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New legislature, same old problem in Illinois: No budget

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Capitol building in Springfield, Illinois.

SPRINGFIELD, Ill. (AP) _ Illinois’ financial crisis is being handed off from one set of lawmakers to another this week _ a problem that, at 18 months, is the nation’s long-running budget stalemate.

The key players: The conservative businessman-turned-governor Bruce Rauner and Michael Madigan, the old-school Democratic House speaker whose decades at the helm has made him a Capitol institution.

The General Assembly being sworn in Wednesday is the 100th, a historic one marking the Prairie State’s 2018 bicentennial. It has a steep climb ahead, although the Senate broke away this week with its own proposed solution to pulling the state out of billions of dollars of debt, restoring for thousands of vendors the ability to make payroll and returning social service programs to more than a million people.

But Rauner and Madigan remain so entrenched in their positions and some think the matter will not be resolved before the 2018 election, when voters have another crack at naming the governor.

Here’s a look back at the beginning of the debacle and what might happen next:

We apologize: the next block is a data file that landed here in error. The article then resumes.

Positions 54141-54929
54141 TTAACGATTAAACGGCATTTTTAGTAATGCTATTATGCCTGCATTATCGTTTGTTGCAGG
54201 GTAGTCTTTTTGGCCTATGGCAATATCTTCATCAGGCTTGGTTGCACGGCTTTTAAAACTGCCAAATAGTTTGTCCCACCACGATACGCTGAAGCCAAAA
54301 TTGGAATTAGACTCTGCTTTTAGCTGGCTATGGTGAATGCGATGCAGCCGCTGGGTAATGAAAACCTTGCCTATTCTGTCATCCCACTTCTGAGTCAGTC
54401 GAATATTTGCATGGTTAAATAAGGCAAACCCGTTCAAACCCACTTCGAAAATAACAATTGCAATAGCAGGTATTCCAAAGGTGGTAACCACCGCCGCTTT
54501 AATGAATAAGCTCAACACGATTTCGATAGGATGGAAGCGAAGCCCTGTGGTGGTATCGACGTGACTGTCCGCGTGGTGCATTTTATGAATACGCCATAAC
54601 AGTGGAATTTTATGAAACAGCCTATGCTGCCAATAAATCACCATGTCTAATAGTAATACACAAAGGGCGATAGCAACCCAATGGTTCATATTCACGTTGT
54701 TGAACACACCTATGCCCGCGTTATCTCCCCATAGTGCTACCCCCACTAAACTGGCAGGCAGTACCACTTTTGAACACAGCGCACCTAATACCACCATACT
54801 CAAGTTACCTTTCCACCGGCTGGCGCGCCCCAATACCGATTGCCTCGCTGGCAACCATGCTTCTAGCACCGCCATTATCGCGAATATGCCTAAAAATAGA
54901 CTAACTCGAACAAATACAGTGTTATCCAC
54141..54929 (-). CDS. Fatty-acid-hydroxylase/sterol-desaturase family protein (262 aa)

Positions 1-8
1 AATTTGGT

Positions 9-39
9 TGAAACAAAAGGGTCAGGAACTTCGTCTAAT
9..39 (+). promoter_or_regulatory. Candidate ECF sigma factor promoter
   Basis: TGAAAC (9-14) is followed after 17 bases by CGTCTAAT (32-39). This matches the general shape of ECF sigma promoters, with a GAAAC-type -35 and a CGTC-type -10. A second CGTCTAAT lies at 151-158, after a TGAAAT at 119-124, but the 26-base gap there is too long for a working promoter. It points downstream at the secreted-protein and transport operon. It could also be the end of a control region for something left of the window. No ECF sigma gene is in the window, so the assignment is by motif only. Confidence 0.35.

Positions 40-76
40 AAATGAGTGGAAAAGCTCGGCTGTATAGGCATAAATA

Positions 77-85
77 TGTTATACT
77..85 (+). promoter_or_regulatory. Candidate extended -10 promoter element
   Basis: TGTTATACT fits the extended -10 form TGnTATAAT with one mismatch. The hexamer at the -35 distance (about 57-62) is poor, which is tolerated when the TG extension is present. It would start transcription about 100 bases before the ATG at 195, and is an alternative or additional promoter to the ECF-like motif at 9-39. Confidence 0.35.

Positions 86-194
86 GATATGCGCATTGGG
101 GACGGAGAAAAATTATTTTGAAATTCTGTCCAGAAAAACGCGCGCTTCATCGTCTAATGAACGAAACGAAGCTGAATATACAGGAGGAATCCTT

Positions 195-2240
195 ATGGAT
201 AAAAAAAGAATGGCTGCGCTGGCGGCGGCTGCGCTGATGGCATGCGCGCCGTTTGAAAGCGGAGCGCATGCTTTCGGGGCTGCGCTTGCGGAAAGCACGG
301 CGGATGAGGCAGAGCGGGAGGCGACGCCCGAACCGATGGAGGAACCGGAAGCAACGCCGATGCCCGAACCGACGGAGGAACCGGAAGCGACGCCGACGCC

The seeds of the battle were sown when Rauner, a wealthy private investor, began campaigning across the state in 2013, bucking a left-leaning, union-friendly electorate which hasn’t voted for a GOP presidential candidate since 1988.

He pledged to open up the hood of government and retool its engine _ at extreme cost, if necessary.

In a March 2013 speech, he invoked former President Ronald Reagan’s dismissal of striking air traffic controllers as a model for working government.

“Sort of have to do a do-over and shut things down for a little while,” Rauner said.

But he stepped into the Statehouse just as the House and Senate elected near-historic Democratic majorities and ran head-on into Madigan, who began his career helping write the state’s current Constitution and has served in the House since President Richard Nixon’s first term. After ruling as House speaker for 32 of the past 34 years, he’s gotten used to winning.